There is a wonderful rule that you can follow if you are trying to maintain some semblance of organization in your life. It’s called the “one in one out” rule. It works like this: every time you buy something new you let go of something old. The same is true for electronics as with any other purchase.
We do seem to love to buy the latest gizmo, gadget, television, cell phone, laptop, and so on. After all, the latest must be more efficient, more fun, more powerful than the old one. Some electronics have changed a lot over the last few years. Unlike televisions, which seem to be getting larger and larger, sound systems have gone from that massive stereo system you had back in the day (and maybe still have) with amplifier, cassette desk, CD player, turntable and huge speakers, to today’s tiny Bose speaker that you use with your phone to listen to music.
I learned of another example recently. Remember back in the 1980s when drum machines were introduced? There was so much excitement in the musical community and many musicians set out to learn how to program these amazing new machines to play drums. I don’t suppose many drummers were super excited about the new invention. Anyway, I digress as usual. Fast forward to 2021. If you want to be able to practice or write music and don’t have a friend who’s a drummer, you might go out and buy a drum machine. Well, I have to tell you, they are now the size of a guitar peddle.
Where am I going with all of this? Well … when one (he who shall remain anonymous) buys a new drum machine, one must let go of the old one. That’s just the way it works. Apparently one may think that the 1980s piece of equipment is a valuable vintage item that someone will pay money for. Huh? It looks to me as though it belongs at the recycling depot.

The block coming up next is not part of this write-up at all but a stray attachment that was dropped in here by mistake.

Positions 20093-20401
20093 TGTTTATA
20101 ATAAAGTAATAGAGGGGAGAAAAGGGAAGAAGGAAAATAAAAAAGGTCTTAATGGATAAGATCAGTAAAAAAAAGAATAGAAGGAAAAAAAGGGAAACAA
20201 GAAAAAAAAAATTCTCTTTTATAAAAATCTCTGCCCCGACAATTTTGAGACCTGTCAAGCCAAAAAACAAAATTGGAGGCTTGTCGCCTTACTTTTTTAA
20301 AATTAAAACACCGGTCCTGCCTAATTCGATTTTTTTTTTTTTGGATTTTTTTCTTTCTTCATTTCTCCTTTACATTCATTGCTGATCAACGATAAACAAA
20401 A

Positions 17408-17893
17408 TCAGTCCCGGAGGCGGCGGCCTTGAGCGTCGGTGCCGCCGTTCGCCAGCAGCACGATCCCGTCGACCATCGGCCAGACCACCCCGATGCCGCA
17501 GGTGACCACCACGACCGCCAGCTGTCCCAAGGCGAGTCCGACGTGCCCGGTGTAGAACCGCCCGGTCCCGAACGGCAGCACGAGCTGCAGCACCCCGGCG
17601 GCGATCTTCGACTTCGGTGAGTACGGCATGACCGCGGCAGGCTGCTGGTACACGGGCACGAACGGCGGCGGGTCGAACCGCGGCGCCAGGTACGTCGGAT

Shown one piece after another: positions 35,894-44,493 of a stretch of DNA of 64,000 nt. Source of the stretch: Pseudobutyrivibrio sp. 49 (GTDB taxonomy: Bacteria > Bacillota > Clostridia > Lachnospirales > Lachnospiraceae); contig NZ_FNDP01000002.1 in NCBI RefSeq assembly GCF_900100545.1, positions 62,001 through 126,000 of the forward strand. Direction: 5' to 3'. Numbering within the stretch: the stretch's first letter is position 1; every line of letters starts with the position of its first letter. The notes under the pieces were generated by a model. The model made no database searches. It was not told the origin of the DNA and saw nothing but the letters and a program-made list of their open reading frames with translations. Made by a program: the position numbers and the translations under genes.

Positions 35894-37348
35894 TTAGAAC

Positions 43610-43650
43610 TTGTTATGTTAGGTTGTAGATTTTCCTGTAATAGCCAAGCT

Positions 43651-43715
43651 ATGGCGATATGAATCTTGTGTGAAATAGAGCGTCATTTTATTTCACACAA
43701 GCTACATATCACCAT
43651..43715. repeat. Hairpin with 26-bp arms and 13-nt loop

Apparently, deciding the value of such vintage items requires one to reach out to fellow musicians to see what they think. The response from one such friend might go something like this, “That thing, there’s just no way it’s worth anything. Just go and Google it. It’s worth less than what it weighs…” Sadly another friend might encourage you to post it for sale because surely someone will realize it’s “collectible” and give you what you think it’s worth.
The lesson here, I believe, is that your old electronics are likely worth very little. Giving them away, instead of sending them to be recycled or trying to sell them unsuccessfully, would certainly be a much better idea, so please do consider that if it is at all possible. However, don’t use that as an excuse to hold onto them “just in case” someone comes along one day and realizes your “vintage” electronics are worth something to them.
The good news in the example above is that one can give away two pieces of equipment in exchange for that one new Beat Buddy Mine 2 drum peddle. Music to my ears.